It forms us every time our tax dollars are used to continue blindly funding Israel in the Palestine-Israel conflict as a result of our un-interrogated “religious convictions.” It forms us when we don’t treat the killing of 1,477 Palestinian children by Israelis and 129 Israeli children by Palestinians (since September 29, 2000) just as seriously as the killing of 20 children in Newton, Connecticut.
It forms us every time we attempt to turn the page on trauma, not allowing ourselves to lament but forcing ourselves to move on in the name of maintaining the illusion of American patriarchal strength.
It’s been so deeply engrained into our psyches, and so well disguised as the foundation of our country and world that it’s difficult to conceive of as a problem. We’ve been taught we need it to survive. Ironically, it is this very assumed source of survival that is killing us daily, well before any mass shooting takes place.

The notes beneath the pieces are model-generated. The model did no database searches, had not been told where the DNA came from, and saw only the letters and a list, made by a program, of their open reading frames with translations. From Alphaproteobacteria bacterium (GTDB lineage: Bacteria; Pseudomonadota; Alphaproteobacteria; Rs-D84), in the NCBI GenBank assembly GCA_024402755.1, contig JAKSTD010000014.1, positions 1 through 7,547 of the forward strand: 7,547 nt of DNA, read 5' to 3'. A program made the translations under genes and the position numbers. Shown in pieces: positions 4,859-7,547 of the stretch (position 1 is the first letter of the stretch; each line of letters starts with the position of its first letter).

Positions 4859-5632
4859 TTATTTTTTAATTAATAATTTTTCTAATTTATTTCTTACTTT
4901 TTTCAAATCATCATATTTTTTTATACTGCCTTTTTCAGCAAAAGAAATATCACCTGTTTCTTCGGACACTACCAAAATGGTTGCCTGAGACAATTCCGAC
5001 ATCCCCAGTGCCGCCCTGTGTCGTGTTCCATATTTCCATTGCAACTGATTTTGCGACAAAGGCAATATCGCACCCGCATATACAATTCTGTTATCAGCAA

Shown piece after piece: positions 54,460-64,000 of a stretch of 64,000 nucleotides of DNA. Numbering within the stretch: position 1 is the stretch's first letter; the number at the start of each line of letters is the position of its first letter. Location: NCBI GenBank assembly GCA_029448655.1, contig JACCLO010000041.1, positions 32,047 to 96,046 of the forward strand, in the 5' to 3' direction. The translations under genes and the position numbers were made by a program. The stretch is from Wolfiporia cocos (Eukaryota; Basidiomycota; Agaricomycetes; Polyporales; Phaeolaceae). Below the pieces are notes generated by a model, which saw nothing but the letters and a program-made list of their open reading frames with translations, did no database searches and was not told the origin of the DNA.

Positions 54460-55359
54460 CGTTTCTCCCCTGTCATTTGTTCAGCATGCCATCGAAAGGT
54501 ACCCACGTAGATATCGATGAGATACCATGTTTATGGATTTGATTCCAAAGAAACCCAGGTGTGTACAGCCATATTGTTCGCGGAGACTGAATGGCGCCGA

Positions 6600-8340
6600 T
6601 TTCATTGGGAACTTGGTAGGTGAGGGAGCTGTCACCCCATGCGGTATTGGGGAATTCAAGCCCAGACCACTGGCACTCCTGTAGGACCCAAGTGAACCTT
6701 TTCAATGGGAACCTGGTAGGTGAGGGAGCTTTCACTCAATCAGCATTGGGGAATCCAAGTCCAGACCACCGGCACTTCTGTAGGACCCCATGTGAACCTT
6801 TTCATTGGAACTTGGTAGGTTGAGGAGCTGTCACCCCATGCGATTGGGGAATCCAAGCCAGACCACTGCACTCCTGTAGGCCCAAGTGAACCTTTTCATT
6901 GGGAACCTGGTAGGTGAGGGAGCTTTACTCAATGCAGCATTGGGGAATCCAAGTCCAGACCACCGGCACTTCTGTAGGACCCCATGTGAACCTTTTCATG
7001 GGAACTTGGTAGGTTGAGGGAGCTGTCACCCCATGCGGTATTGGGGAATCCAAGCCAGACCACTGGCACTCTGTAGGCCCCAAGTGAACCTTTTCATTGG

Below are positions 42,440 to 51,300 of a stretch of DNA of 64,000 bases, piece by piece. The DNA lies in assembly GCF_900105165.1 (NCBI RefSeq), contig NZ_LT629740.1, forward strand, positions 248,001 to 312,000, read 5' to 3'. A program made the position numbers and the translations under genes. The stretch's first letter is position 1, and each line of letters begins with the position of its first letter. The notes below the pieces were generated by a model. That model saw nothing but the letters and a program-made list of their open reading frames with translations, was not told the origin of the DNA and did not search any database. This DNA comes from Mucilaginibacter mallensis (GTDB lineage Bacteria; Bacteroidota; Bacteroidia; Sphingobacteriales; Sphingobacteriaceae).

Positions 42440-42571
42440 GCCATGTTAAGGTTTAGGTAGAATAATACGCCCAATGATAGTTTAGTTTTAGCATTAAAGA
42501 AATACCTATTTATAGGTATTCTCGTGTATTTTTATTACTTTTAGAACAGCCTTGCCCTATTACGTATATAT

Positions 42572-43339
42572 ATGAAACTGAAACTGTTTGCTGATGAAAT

As long as we refuse to see the shooters-who-are-also-victims as extensions of ourselves and byproducts of the violence we perpetuate daily in milder, but just as detrimental, ways we won’t have a serious discussion about patriarchal masculinity and the violence it fosters in our world. As long as we fail to see the killing of 28 people in Newtown, Connecticut, the acceptance of the “Stand Your Ground” Law as a reasonable defense against the murdering of black flesh, physical and emotional violence against women (who in many cases of mass shootings are directly targeted) as intricately connected our efforts will be in vain.
In addition to arguing about gun control and praying, we must shed the chains of patriarchal masculinity and the violence it perpetuates. We cannot continue giving patriarchal masculinity a pass and blaming violence on the symptomatic manifestations thereof.
We must allow these violent manifestations of patriarchal masculinity to lead us in the challenging and changing of the standard of patriarchy undergirding our society. No longer can we settle for just being bewildered or running to the closet and praying. No longer can we settle for only talking about the symptoms. Knowing the disease of violent patriarchal masculinity, and knowing it well, we must directly address it in truth, understanding that it is not an exception to the norm, but the standard that must be debunked if we are to continue living.